Japan to Buy Disputed East China Sea Islands
A group of disputed islands known as Senkaku in Japan and Diaoyu in China is seen from the city government of Tokyo's survey vessel in the East China Sea. Image: Reuters

In a move which could fuel tension between China and Japan, Japan has agreed to buy the disputed islands from their private owners, Japanese media reported.

The Japanese government will spend 2.05bn yen (£16.4m) to buy the uninhabited islands known as Senkaku in Japan and Daioyu in China from their Japanese owners, the Kurihara family, Japanese dailies, Asahi Shimbun and Yomiuri Shimbun, reported.

A contract for the purchase will be signed soon and cabinet approval for the nationalisation of the island is expected by mid-September.

Deputy chief cabinet secretary Hiroyuki Nagahama has already met the owners and struck a deal to buy three of the five main islands including the largest island, Uotsurijima, said Yomiuri.

Japanese prime minister Yoshihiko Noda plans to formally convey the move to the Chinese on the sidelines of the UN General Assembly meeting but a Japan-China meeting is yet to be finalised, according to the Asahi report.

The plan to buy the island was part of an earlier proposal made by Shintaro Ishihara, Tokyo's outspoken nationalist governor, in April.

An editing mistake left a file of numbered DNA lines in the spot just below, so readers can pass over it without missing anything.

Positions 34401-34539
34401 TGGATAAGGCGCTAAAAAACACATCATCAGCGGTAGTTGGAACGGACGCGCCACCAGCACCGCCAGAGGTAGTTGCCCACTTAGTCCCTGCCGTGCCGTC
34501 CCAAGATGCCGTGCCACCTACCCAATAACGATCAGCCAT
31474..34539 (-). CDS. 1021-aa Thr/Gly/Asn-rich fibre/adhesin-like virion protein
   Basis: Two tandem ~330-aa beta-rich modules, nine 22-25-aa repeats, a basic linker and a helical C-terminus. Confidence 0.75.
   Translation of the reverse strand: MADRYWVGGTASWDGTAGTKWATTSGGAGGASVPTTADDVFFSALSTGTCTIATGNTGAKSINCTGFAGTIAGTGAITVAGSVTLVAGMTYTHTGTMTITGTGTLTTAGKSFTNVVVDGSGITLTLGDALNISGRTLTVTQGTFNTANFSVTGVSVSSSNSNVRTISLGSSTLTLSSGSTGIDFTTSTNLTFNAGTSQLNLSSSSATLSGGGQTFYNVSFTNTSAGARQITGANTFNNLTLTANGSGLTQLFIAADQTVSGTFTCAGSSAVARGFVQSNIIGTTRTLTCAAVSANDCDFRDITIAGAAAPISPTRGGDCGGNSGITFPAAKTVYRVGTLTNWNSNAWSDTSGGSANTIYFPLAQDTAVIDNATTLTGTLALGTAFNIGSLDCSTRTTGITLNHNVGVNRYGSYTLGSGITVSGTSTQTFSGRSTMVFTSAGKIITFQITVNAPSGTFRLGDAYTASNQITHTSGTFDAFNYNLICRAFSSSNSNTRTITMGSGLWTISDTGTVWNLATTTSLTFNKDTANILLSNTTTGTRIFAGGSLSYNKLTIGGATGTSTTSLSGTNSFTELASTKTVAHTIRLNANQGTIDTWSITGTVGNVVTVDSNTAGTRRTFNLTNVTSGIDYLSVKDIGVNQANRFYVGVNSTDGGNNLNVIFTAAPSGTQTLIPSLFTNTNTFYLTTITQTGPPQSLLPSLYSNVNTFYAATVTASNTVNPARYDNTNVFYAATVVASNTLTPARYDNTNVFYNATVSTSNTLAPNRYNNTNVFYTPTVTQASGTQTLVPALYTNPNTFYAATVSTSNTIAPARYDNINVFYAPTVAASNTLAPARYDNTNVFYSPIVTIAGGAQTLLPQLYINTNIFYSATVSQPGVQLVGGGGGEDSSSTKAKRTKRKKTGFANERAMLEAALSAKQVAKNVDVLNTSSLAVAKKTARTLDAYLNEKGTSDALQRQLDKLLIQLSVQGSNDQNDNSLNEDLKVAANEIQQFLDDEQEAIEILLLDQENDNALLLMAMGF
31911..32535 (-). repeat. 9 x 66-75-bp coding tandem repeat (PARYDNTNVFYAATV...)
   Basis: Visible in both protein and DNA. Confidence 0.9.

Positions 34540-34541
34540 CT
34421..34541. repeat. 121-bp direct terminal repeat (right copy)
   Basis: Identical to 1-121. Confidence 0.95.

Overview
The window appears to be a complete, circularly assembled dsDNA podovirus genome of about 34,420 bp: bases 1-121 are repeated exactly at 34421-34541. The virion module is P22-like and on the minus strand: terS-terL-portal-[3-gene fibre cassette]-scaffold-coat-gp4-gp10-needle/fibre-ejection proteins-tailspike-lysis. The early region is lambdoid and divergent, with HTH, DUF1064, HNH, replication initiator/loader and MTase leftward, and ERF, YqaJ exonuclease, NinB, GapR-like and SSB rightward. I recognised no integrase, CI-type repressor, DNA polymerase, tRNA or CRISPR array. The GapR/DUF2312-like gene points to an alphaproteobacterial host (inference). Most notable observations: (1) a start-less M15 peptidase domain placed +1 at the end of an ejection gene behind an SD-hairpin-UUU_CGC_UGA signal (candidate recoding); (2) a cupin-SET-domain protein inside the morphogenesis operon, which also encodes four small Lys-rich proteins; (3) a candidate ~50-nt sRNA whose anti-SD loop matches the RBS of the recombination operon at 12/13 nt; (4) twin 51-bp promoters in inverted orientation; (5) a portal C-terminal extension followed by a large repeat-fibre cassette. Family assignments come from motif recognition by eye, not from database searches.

Recently, Japanese officials conducted a survey of the waters around the islands to assess the scope for fishing and possible developmental prospects in the region.

The island is located south of Okinawa and north of Taiwan and is believed to be rich in natural resources and untouched fishing areas. It is controlled by Japan but China and Taiwan also raise claim to the territory which lies near major shipping lanes.

Beijing has asked the US not to involve itself in the row to which its allies Japan and Philippines are parties. US Secretary of State Hillary Clinton is set to start her China tour which is expected to stress on the need to maintain peace in the region.

The latest flare-up in the territorial row began in August with Chinese and Japanese nationals trying to storm the islands to stake claim to the territory in the name of their respective countries.

Japanese authorities arrested and deported a group of Chinese and Hong Kong residents who tried to lay siege to the island.

The incident followed a group of Japanese activists entering the island and waving Japanese flags. Later, two Chinese men were arrested for tearing the Japanese flag from the car carrying the Japanese envoy in Beijing.